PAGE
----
SXSW Music Review: Leyla McCalla
Cultural folk chanteuse gives voice to the voiceless
By Kevin Curtin,
12:12PM, Sat. Mar. 16, 2019
Three songs, three different instruments, no shoes. Leyla McCalla demonstrated her earthy musical prowess on Friday night, but ultimately impressed as a voice for the voiceless.
The New York-raised, New Orleans-based cultural folk chanteuse lit out with Brazilian Tropicália offering “Penha,” a bended-knee plea for peace in one’s life and home. Plucking an electric guitar, McCalla alternated verses in Haitian Creole and English, her voice exceptionally natural and sincere. Picking up a tenor banjo, the onetime Carolina Chocolate Drops member soon dropped into the Dixieland jazz of recent title track “The Capitalist Blues,” in which guitarist Dave Hammer stole a captivating solo.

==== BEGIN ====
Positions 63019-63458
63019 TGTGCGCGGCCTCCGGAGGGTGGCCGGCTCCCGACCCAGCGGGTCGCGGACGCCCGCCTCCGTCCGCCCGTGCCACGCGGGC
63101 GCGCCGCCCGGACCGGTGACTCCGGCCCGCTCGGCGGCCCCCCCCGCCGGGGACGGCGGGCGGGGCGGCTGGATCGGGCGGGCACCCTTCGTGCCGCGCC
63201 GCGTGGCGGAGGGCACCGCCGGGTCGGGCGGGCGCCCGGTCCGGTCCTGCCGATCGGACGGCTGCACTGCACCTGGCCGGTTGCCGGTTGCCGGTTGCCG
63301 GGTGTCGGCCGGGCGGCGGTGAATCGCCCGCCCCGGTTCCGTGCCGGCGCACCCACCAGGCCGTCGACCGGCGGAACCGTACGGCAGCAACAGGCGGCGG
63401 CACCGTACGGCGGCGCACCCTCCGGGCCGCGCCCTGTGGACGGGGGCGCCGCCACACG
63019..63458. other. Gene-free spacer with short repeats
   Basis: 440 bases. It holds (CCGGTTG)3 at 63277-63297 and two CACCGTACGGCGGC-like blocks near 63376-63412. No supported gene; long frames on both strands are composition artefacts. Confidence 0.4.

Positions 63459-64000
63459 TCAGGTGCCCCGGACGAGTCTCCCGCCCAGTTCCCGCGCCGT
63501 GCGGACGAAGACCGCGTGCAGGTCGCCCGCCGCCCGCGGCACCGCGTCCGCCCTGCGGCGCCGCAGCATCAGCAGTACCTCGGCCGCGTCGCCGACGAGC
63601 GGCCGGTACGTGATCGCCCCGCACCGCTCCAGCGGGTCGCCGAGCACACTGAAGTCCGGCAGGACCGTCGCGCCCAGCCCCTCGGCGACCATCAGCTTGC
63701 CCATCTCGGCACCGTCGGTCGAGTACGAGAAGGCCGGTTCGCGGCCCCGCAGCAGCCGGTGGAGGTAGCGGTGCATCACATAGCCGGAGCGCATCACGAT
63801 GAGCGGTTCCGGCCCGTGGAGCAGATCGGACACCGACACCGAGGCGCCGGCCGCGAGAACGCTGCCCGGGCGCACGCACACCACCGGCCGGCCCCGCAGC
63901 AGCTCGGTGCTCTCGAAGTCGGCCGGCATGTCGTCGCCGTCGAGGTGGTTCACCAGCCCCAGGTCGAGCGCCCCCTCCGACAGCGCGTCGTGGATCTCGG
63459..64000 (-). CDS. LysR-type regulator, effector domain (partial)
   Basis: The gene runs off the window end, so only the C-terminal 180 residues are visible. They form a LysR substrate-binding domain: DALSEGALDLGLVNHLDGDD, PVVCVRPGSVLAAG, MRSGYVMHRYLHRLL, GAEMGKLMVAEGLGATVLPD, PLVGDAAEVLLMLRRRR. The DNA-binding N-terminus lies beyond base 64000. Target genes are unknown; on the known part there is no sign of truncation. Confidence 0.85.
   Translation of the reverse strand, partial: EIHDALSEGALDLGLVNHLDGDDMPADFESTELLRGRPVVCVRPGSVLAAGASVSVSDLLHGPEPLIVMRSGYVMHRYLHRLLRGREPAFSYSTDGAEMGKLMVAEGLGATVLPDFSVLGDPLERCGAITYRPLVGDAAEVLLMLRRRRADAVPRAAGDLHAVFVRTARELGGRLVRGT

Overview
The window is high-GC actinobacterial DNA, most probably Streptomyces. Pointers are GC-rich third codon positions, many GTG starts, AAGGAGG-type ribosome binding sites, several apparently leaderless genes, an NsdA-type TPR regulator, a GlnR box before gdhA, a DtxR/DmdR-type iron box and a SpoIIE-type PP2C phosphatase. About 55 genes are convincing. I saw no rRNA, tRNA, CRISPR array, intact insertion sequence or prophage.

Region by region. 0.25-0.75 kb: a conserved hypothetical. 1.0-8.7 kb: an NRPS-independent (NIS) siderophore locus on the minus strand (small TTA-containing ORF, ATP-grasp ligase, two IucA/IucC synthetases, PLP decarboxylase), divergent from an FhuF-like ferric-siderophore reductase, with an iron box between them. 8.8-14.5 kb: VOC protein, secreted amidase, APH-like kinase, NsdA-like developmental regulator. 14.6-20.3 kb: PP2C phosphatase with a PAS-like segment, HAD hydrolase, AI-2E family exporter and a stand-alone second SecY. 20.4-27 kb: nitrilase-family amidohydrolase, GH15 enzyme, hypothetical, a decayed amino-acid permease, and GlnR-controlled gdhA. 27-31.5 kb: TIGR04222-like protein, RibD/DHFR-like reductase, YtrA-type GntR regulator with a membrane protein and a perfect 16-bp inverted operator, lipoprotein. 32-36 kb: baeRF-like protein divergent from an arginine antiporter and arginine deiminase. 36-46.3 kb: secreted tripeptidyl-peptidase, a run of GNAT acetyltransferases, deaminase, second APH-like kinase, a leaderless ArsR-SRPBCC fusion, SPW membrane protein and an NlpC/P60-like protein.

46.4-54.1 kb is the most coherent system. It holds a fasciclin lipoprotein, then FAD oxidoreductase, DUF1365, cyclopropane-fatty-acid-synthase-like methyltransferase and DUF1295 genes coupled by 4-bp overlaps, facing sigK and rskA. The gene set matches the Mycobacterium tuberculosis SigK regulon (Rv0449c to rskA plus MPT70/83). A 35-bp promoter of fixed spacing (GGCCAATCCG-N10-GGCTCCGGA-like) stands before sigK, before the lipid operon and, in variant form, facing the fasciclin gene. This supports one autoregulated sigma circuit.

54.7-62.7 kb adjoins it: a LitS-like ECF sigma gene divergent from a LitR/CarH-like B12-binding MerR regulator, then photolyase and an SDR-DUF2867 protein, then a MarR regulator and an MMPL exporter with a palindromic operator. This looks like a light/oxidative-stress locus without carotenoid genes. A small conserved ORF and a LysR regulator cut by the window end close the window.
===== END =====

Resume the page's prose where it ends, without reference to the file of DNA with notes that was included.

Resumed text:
McCalla’s favored cello then emerged for a jaw-dropping folk dirge inspired by Langston Hughes’ poetry, in which she sings: “If I had a heart of gold/ As some folks I know/ I’d up and sell my heart of gold/ And move north with the dough.”
“I’d like to devote the rest of the show to The Capitalist Blues,” she told the audience – somewhat ironically gathered in the so-called “Victorian Room” of the well-heeled Driskill Hotel. “We’re going to go to the darkest place and then find our way out.”
That album, released in January, subtly focuses on systemic issues like war and inequity. Her backing trio came alive during the hard-hitting “Aleppo,” about violence as daily life in the Middle East. She then brought us to Flint, Michigan, with the emotionally commanding “Heavy as Lead.”
Cooling down, McCalla hearkened back to her ancestral home of Haiti with “Mize Pa Dous,” employing the beauty and strength of her voice to be a messenger for the common people, the un-elites, the “folk.”